It is possible that I am one of the last people on the planet to have watched the Stars Wars Sextet but hey, better late than never.
Before I started to watch it, I had to confirm with my two favourite brain boxes on watching Episodes IV, V, VI first and then I, II and III. One said to watch it consecutively, the other said watch it as they were released. Hmm...thanks guys.
So I decided to watch it as they were released. I must say Episodes IV, V, VI were rather simplistic with even simpler dialogue. Bleh...
BUT onto I, II and III! Whoa! Anakin's journey from obscurity to power hungry Sith is captivating. All the while knowing what is going to happen, I will still rooting for him to be good, remain good...very much like watching Romeo and Juliet - you know they're are going to die but you hope and pray that by some twist they won't!
Regardless, I feel a lot of compassion towards Anakin Skywalker for the simple reason that he is so flawed, so subject to his emotions, has much emotional baggage...it made him more human, more accessible. Evil manipulated that to their advantage so they could get the upper hand. But yes, Anakin did chose it himself as well even though he was only trying to protect what he held beloved. He is indeed a tragic hero, and now one of my favourites too.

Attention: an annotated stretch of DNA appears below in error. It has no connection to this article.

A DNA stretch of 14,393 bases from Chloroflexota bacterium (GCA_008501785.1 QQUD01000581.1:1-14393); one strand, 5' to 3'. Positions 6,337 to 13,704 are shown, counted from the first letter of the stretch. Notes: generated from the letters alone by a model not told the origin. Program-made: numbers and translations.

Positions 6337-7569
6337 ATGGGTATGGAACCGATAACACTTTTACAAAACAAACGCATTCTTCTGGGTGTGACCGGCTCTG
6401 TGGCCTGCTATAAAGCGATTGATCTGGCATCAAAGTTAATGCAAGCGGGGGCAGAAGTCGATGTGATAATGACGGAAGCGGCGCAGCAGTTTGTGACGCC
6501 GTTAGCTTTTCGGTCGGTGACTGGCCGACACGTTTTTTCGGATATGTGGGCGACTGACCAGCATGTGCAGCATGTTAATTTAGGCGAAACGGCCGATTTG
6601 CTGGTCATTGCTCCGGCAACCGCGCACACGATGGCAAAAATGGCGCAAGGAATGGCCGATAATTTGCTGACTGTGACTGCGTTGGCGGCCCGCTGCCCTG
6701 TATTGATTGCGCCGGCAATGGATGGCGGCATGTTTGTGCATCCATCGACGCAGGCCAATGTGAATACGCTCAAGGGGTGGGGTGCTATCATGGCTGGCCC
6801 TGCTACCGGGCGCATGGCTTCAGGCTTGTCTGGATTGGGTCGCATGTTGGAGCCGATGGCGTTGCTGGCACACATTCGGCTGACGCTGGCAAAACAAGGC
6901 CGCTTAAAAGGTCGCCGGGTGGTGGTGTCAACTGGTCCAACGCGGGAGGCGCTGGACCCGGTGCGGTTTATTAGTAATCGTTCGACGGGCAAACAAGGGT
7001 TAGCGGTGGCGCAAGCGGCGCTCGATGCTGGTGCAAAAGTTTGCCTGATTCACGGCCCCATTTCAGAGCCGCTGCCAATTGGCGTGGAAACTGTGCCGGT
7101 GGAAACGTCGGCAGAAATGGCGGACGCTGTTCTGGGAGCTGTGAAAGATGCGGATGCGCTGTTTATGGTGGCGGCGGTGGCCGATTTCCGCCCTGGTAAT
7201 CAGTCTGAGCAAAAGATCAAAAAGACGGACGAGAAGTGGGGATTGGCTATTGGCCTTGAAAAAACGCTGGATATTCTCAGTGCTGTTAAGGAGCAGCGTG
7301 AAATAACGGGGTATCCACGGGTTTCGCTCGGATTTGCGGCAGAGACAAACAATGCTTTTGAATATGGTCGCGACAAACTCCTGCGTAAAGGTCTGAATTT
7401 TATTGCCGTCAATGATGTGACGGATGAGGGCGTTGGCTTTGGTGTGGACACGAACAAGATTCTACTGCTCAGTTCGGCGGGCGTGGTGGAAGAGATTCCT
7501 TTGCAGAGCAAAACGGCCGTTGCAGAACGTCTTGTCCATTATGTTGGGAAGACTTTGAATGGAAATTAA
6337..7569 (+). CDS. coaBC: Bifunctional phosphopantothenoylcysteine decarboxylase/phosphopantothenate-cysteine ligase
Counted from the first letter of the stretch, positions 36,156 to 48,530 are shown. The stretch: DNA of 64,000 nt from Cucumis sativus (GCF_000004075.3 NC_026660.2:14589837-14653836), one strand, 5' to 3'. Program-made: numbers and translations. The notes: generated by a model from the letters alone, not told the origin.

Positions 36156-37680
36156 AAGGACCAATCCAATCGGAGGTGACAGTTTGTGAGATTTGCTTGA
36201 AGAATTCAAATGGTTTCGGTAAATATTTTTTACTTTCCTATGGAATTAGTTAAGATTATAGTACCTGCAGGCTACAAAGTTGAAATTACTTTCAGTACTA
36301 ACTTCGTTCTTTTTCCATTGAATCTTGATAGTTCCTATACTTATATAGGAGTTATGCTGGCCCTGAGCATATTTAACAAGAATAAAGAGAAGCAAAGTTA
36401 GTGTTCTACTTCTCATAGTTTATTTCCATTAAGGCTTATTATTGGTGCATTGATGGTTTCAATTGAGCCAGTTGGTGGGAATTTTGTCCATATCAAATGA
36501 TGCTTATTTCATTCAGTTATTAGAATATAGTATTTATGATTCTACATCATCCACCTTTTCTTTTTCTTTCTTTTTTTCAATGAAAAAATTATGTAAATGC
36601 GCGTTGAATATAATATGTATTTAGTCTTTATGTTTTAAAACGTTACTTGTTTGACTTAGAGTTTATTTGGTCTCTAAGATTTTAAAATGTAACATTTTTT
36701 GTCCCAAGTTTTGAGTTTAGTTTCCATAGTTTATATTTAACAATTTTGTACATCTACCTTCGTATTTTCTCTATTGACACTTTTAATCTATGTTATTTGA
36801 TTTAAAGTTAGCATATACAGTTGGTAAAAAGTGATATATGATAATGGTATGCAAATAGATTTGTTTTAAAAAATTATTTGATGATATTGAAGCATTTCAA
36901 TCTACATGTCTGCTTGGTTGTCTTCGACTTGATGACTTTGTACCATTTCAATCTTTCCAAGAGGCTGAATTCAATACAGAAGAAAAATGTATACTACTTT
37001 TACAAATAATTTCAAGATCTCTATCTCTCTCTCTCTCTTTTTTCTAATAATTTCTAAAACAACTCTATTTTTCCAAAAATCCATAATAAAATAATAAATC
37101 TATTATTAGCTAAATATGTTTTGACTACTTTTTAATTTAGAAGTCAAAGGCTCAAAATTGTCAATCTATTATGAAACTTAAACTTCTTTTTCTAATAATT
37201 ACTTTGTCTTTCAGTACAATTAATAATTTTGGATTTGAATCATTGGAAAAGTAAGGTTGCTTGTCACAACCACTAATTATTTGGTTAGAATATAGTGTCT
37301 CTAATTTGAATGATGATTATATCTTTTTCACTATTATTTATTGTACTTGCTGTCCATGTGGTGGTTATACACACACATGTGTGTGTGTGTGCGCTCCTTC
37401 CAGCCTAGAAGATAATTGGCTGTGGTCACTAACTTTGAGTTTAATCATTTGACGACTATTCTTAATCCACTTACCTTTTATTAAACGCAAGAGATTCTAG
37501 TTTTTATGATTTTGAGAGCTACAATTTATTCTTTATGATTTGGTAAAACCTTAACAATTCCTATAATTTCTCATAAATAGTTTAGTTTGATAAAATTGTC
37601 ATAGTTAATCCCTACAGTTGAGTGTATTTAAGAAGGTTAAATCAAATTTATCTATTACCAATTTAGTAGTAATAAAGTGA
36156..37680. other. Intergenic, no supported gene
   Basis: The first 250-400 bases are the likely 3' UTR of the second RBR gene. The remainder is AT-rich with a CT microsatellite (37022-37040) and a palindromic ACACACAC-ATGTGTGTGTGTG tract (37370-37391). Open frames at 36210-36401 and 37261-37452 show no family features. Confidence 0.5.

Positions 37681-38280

In any case, seeing the character's demise made me think about how we all approach emotions - it can be so strong and can pull us to do so much - the very high of highs and the lowest of lows. The Jedi Masters, along with many religions in the reality we live in, preach about having that calm centre and disassociating the self from fears and attachments, especially in this physical world. That is something Anakin clearly did not practice. He had emotional baggage from the time he was a child, and I wonder how detrimental it is to people in their normal lives, if they do not deal with their emotional baggage. Are those from dysfunctional homes therefore more prone to snap at some point, if their issues are not resolved, or if they do not make peace with it? Are they at a natural disadvantage with all the chips on their shoulder? Does that mean that people who have led a relatively normal lives from childhood more prone to achieve all that they can, be all they can be? It made me think about being at peace with oneself, truly and fully, lest you go down your own dark path, whatever that may be for you.